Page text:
Delay in vaccine rollout could mean reduced demand for finance

CEO says a lot of small businesses are "waiting to see"

Delay in vaccine rollout could mean reduced demand for finance

A delay in Australia’s COVID-19 vaccination rollout could mean a reduced demand for finance from small to medium enterprises as business leaders wait to see whether more lockdowns and snap border closures will occur. Those were the words of CreditorWatch CEO Patrick Coghlan. He told MPA that a lot of companies are still in a “holding pattern” – something he expects to continue over the next six months.

“It seems to me that the economy and transaction accounts, savings accounts, business and consumer are flush with savings at the moment, so I don’t think there’s going to be a huge demand for finance in the coming six months,” he said. “Until the best part of the population has been vaccinated, the fact is that there could be border closures and there could be lockdowns.

“I think people are still wary of that. Until they’ve got that confidence in the population and that (vaccination) taking place that there will be a reduced demand for finance.”

Read more: Securing finance for SMEs

All in all, the economy is showing strong signs at the moment; CreditorWatch’s March Business Risk Review showing the number of payment defaults has fallen for five consecutive months with the probability of default remaining low across all industries. While the probability of default is higher than it was pre-COVID, it’s certainly not as high as anyone expected, said Coghlan.

“Where we find ourselves at the moment wouldn’t have been on anyone’s best case scenario list through 2020 so we’re in a very fortunate position, very positive economic position and I think we can really look forward to taking advantage of that going forward,” he said. “A small caveat there is that we will certainly see a small increase in defaults, court actions and administrations, however, we’re 50% down on where we were pre-COVID so that would only be an increase back to hopefully just normal levels.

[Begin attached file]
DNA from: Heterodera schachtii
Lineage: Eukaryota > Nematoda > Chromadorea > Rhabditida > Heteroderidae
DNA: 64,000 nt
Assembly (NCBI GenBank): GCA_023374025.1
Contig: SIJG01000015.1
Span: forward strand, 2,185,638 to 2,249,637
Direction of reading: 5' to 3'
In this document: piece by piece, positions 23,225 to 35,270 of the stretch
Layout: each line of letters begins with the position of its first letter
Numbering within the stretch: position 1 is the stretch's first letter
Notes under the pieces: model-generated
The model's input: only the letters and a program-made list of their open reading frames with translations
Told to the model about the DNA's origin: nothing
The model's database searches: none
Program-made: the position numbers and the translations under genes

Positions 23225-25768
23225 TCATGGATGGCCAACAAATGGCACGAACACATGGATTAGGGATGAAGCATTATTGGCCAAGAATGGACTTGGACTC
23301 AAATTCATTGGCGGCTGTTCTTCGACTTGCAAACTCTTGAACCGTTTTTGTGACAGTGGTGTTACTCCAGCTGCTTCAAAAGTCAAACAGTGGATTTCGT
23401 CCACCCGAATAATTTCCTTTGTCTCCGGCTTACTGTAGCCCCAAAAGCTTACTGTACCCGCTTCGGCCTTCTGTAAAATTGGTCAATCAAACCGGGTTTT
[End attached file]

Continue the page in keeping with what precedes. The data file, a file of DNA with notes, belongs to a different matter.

“The question will be when it starts and how long it goes for.”

Read more: Administrations surged 61% in February

Despite Jobkeeper ending a fortnight ago, CreditorWatch hasn’t seen a big increase in defaults and administrations over the first two weeks of April, leading Coghlan to anticipate “a consistent increase rather than a big step up or a tsunami.”

He said brokers played an important role as “trusted adviser” to SME clients and could best help them by understanding where they were at in terms of their liquidity position and educating them on the most relevant legislative changes.

“If you can educate the customer, it gives them much more confidence to take more risk rather than just sitting out of the risk game altogether,” he said. “Ultimately, if they’re willing to get involved, they’re more likely to actually take finance on.”

Kate McIntyreKate McIntyre is an online writer for Mortgage Professional Australia. She has a wealth of experience as a storyteller and journalist for a range of leading media outlets, particularly in real estate, property investing and finance. She loves uncovering the heart behind every story and aims to inspire others through the artful simplicity of well-written words.
Email | LinkedIn